Friday, March 15, 2013

The Emerald Tablet by Joshua Silverman

I received this one for review directly from the author. A fantasy/sci-fi with Egyptian and Greek mythology sounded right up my alley.
The book is loaded with a lot of different plot arcs and characters. The major characters are: Leoros (a 13 year old boy who has the markings of an ancient prophecy), Leoros’ parents Camilla and Alex (two adults living in the real world, Egypt on an archeology dig), Atlantia (a slave girl from the world of the prophecy), Kesi and her sister Shirin (two daughters of an evil villian to end all evil villains), and Pythos (a powerful priest whose been training the future priests of his world in how to use their powers.
Leoros’s parents discover some pretty ancient, serious find on their dig in Egypt. And before Leoros knows it, he goes through a portal to a different world, a world where special priests train from childhood how to harness energy and defend their people. It’s also a world with a hierarchy that involves slavery, and an ancient feud between good and evil.
Pythos finds Leoros and immediately tests out his theories that he is in fact the one from the prophecy of the emerald tablet (an artifact Leoros’ mother had recently found). My favorite part of the book involves Leoros training with the other, much older (though certainly not more mature) priests in training. There’s fighting, competition, magic, and escaping the temple to hang out with a certain slave girl. And this was all fun! It sort of reminded me of Dragon Ball Z mixed with Harry Potter and Star Wars, and I wish this section lasted longer.
Soon everything turns upside down as the ultimate war looms closer. There’s a big betrayal, plenty of double crossing, some confusing words from the Gods (gotta love Athena!), a little romance, and plenty of magical energy induced battle scenes. It all pretty much comes down to the ultimate battle scene where everyone’s lives are on the line and it’s all up to our young main character to save the day. Everything followed the classic teen fantasy story line. Between the chosen one elements, the big betrayal, the death of a mentor, etc, the whole thing was rather predictable.
However, I kind of liked the predictability. The author definitely had this all planned out way in advance, and knew what he was doing. You could tell the author loves classic fantasy novels because this definitely shines through in his writings. And sometimes I want a nice, classic type fantasy/adventure! I certainly loved the Egyptian and Greek elements to the story! I’m not used to reading a lot about Egyptian mythology and it was nice to see a little of something new.
There were two little things nagging me: 1) there was a little too much going on. And 2) I have no idea what age group I could recommend this novel for. I loved the combining of different worlds. I super loved all the mythological elements. I loved the fighting scenes and I loved getting to know the bad guys. What I would cut out would be all the scenes with the parents. They just did not add anything good to the story for me overall.  I ended up skimming pretty much all the scenes that centered on them. And then the romance scene with them almost made me stop reading the book completely. I literally put the book down and wasn’t sure if I’d finish it after that scene. No young adult would pick up a book with a love scene going on between the two parent characters.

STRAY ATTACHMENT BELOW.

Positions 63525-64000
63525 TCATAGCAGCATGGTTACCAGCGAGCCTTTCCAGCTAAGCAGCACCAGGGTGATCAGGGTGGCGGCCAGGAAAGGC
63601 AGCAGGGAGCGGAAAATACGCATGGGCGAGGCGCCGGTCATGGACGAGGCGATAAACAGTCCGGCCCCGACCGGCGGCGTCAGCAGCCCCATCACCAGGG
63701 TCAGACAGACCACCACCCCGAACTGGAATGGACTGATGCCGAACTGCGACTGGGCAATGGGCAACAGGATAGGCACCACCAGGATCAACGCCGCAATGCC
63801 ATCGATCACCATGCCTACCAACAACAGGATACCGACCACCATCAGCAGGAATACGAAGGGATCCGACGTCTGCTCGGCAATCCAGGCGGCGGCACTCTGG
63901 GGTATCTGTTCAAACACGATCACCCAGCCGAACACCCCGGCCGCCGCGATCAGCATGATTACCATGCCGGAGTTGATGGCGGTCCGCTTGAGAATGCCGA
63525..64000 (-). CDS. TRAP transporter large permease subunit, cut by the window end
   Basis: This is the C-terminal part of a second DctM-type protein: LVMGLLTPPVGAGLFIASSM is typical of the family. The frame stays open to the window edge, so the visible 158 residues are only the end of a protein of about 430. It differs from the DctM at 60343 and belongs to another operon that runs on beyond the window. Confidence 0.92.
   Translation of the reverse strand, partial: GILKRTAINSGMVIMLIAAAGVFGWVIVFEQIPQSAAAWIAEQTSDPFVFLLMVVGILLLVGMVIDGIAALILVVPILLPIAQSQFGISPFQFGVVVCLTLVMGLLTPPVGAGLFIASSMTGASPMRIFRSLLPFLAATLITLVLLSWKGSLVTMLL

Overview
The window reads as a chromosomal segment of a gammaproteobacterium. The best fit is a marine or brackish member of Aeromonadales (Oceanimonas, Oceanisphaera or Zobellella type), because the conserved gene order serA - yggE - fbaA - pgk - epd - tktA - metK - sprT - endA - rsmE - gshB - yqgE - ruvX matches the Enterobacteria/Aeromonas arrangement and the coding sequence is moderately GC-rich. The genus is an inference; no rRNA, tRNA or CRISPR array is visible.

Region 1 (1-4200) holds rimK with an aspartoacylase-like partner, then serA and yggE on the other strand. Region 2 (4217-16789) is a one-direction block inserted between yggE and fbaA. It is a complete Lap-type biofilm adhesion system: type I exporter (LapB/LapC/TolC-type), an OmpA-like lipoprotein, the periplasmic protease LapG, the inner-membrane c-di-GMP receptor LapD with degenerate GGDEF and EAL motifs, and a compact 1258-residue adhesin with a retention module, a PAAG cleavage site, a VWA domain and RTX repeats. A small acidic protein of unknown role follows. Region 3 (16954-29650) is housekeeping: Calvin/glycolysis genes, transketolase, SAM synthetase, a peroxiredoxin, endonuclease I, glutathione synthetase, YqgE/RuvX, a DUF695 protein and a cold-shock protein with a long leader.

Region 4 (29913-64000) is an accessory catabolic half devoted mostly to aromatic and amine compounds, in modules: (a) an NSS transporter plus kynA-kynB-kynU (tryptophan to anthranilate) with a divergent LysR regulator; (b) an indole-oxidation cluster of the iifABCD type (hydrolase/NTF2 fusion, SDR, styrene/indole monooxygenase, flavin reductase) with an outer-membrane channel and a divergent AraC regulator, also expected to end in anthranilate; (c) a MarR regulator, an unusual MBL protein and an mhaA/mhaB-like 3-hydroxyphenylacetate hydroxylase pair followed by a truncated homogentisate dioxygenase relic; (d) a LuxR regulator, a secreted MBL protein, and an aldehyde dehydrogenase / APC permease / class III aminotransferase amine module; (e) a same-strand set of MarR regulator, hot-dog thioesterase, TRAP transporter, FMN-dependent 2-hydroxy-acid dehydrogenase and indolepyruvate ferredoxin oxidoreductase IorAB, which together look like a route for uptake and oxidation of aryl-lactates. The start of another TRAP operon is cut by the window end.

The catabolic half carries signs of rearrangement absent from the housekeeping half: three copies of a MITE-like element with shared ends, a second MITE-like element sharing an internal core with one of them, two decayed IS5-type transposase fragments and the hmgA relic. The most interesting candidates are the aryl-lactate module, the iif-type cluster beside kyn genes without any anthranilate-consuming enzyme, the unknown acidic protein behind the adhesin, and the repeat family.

This leads to my whole issue of audience. The main character is 13. He trains with people in their 20’s. One of the beginning chapters involves a young woman using her body (rather painfully) to sleep with an older man and to get him in the right position to kill him.  Granted, this scene kind of rocked in a super awesome spy movie kind of way. But, would I include this in a book starring a 13 year old? Probably not.
Also the slave girl who is close to the main character’s age, almost gets raped and does get molested in one scene, before her powers truly kick in. And the overall way the author writes and deals with sex was not very positive. Women used it to kill their targets and to get men (even brothers) to duel it out with each other. With the amount of sex mentioned in this novel, I would assume it was an adult book, yet the main character is 13 and still innocent enough to be playing with action figures in the start of the novel, and singing himself lullabies his parents used to sing to him, to calm himself down.
Ordinarily this story would go big with a young adult audience. I know so many Percy fans would love the plot of the book, but I don’t feel like it’s appropriate for them. And vice-versa, I can see a lot of adults not really wanting to read about a 13 year old going through all the typical YA fantasy plot lines.
I did enjoy reading this book. It was certainly unique. It’s book 1 in a 7 part series, and I would like to see where everything goes and how the main character handles the situation at the very end. And I guess I’d have no problem recommending this one to bloggers like me with similar likes. I just wish I could recommend it to a younger audience. And I wish less focus was spent on the parents. I give it a 7/10.

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